A vulvar biopsy is an excellent method of obtaining
microscopic information whenever there is a vulvar lesion of uncertain
significance, or in the presence of persistent symptoms, such as vulvar
irritation or itching.
There are many good ways to
perform a vulvar biopsy. Among them is the use of the Keyes Punch,
The Keyes Punch has a sharpened, round
tip, designed to take a vertical core from the epithelium.
After selecting the biopsy site, repare the skin with antiseptic, such
as alcohol, iodophore, or other suitable material.
Take care in
selecting the biopsy site. Vulvoscopy (using the colposcope to look
closely at the vulva) can help in choosing the site to biopsy.
Application of acetic acid helps here, as it does on the cervix,
although it takes considerably longer for acetowhite lesions to appear.
Another technique is to pain the vulva in toluidine blue dye, followed
by an acetic acid rinse. Areas of increased metabolic activity
(increased DNA density) will hold the blue stain more than the
surrounding normal tissue.
Areas to avoid:
The clitoris. I can't imagine any reason for biopsy of that area.
The labia minora unless they are clearly the best place to obtain
your diagnosis. They are pretty sensitive and contribute significantly
to sexual function.
Pinch the skin between your thumb and forefinger. This will bunch up the
skin and stabilize it. Then inject a small amount of local anesthetic.
In this example, I am using about 2 cc of 1% lidocaine. Some prefer to
add epinephrine, but I don't think it matters either way.
While maintaining your hold on the skin, direct the Keyes Punch straight
down into the skin. Rotate the Keyes Punch, rolling it clockwise, then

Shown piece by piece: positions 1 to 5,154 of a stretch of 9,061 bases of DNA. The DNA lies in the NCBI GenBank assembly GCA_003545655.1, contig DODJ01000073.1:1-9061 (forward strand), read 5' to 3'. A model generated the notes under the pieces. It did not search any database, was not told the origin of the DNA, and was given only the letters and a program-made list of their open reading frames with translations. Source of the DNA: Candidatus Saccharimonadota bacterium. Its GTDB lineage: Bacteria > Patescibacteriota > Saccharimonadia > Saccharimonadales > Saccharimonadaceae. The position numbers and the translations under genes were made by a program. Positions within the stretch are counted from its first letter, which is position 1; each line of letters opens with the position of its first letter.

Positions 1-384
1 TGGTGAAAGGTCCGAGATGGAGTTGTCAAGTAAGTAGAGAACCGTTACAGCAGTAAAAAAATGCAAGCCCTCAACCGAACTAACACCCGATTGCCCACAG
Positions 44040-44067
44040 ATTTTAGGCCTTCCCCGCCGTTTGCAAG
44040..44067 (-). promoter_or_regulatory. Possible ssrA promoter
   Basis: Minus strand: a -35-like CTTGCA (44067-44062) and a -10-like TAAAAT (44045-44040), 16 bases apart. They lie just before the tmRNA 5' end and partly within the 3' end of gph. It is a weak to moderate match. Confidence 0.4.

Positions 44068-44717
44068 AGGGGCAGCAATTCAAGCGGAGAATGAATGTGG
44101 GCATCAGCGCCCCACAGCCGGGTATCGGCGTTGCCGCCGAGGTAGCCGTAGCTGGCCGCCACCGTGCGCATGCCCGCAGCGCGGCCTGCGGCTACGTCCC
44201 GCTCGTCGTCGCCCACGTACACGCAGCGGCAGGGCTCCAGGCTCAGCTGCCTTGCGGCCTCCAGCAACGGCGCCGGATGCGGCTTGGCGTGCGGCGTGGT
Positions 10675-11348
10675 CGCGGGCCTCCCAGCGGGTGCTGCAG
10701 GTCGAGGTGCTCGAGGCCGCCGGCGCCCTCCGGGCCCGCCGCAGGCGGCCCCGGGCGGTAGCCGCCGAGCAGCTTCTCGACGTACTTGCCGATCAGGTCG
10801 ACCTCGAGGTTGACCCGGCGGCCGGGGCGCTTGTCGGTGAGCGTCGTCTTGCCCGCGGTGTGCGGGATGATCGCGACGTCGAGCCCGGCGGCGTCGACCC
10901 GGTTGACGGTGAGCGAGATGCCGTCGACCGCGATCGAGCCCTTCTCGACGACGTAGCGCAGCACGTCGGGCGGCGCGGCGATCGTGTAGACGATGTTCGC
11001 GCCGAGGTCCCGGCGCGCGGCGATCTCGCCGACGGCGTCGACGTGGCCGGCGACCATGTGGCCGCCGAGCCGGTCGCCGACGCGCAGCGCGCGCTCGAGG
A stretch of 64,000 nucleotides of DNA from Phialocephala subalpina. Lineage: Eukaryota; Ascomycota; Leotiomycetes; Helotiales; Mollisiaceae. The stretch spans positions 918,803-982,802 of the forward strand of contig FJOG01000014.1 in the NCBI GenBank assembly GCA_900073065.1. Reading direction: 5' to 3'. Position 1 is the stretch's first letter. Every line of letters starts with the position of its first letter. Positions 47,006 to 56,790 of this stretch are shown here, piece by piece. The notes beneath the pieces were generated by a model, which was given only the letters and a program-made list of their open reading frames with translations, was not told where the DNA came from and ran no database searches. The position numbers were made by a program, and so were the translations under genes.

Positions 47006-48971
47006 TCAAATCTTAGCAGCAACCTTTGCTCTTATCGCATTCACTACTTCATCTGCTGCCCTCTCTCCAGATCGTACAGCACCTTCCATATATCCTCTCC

counterclockwise, to assist it in penetrating through the epithelium.
This action will produce a nice core-shaped specimen that is very small,
but descends through the full thickness of the epithelium and into the
subcutaneous tissues below.
Grasp the tissue plug with forceps and elevate it slightly above the
skin. Usually, it will still be connected at the base. Use scissors to
cut across the base, freeing the plug from the subcutaneous tissues.
You will be left with a tiny, circular hole through the epithelium. When
it heals completely, the normal contraction process will result in the
tiniest dot of a scar, not generally visible without magnification and
knowing where the biopsy site is located.
Usually, the base of the epithelial defect bleeds some. You can often
control this with direct pressure for a minute or two, but I generally
apply either Monsel's solution (plus direct pressure) or touch a silver
nitrate stick to the base of the defect (and then apply direct
I don't remember ever having to place a suture to control
the bleeding, and don't recall any patient returning because the
bleeding, once controlled, started up again.